Saturday, April 14, 2007

NDP, Libs, Greens should try to avoid vote-splitting

First, I will say that I do still have reservations about one aspect of this: Elizabeth May running in Central Nova against McKay. It will be very difficult for her to win. Not impossible, but very difficult.

That said, May is right that the opposition parties should try to work together to prevent the re-election of the Harper government. This should not be about partisanship in any sense.

May and Dion reached an agreement, but she tried to reach out to the NDP as well, seeking talks with Tom Axworthy and Stephen Lewis about a three-way agreement.

I have a ton of love and respect for Stephen Lewis. He is, along with David Suzuki, one of the two greatest Canadians alive today, in my opinion. He has opened my eyes about battling disease and poverty in Africa, and even brought me to the point of thinking about going there. The man is a saint. I think May approached the right person. However, I wish he had been more receptive to at least some dialogue.

Also, what is up with Layton not even taking May's phone calls. I would have thought it would be customary for party leaders to take each other's calls.

It would be naive to deny that it is a risky move on the part of both May and Dion. It's hard to predict exactly what the political implications could be, but as Red Tory says:

it’s forced many Liberals and Greens to “think outside the box” as the hackneyed expression goes. Generally speaking that’s usually a good thing in politics, where incurious habits of mind can frequently lead to complacency.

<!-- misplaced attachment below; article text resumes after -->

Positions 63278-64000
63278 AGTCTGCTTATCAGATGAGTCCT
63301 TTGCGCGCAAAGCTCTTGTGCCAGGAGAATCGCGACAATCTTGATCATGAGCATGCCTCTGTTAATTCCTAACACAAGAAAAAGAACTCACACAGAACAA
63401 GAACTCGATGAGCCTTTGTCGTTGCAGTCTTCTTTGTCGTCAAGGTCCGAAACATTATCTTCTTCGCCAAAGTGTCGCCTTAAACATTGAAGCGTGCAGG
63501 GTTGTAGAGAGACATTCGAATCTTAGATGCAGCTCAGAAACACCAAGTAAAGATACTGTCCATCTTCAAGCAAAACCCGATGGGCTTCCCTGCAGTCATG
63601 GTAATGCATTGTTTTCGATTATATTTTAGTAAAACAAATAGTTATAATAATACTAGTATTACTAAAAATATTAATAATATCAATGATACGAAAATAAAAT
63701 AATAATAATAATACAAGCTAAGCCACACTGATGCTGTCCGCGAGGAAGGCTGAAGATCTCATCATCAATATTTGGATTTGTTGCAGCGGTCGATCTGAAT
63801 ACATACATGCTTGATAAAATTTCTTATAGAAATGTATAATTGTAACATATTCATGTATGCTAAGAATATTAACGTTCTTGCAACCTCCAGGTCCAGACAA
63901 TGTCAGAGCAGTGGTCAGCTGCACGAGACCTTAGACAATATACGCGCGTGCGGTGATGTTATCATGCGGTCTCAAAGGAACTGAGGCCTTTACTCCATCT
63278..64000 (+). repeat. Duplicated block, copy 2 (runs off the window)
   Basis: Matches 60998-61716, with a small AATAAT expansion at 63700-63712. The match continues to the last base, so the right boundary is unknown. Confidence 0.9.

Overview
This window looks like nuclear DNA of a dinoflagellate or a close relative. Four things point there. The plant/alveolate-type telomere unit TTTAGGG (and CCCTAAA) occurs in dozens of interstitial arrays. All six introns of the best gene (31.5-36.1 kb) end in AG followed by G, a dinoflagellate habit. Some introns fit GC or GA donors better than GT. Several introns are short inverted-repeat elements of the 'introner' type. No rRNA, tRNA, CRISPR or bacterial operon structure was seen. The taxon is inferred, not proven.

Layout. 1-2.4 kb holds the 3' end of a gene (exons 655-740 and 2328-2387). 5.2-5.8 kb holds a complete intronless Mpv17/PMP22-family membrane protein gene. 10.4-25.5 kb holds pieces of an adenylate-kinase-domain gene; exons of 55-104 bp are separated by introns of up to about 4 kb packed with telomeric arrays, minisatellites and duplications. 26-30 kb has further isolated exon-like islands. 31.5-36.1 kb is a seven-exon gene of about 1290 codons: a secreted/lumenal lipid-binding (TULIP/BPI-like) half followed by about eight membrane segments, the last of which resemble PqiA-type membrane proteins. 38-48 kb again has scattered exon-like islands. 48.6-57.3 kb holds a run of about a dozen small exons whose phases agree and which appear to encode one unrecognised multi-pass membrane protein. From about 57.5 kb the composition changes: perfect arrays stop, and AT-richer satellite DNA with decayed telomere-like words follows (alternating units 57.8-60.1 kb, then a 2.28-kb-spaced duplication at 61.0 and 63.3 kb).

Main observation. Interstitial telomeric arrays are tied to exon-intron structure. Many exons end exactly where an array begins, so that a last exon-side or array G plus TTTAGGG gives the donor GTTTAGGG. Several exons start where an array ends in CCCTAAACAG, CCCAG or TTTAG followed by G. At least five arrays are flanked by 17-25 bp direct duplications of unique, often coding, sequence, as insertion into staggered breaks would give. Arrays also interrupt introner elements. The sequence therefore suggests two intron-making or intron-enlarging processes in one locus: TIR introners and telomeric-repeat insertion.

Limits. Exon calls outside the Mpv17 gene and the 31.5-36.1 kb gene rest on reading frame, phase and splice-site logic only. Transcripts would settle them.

And as Saskboy says:

We are at a cross roads in Canadian politics, and I hope the leaders in the NDP, Jack Layton included, take this chance to move Canada away from the Harper Conservatives, and back to a socially progressive and accountable government. May has an agreement from the Dion Liberals to make meaningful electoral reforms when he goes to power, which is something the NDP have been desiring for many years (PR, not Dion in power). Clearly there is common ground to be found among the Liberals, NDP, and Greens even though the partisans inside of us don’t want to admit our respective parties can’t do everything themselves.

If thinking outside the box leads to a healther, more cooperative political system in the future, maybe even one which uses a PR electoral system, as opposed to the highly partisan one we have now, I'll take it.

There is a lot more I could say on this, but I'll close with a couple of blogs that say it well.

From The Galloping Beaver:

There's a kind of denial at work in the partisan debate about this agreement.

Does partisanship blind people to understanding that what the planet faces is going to require everyone cooperating and collaborating with everyone else? Apparently so.

And last but not least, from Politique Vert:

There Are No Political Parties On A Dead Planet.

UPDATE: I also like Scott's Anybody But Harper proposal.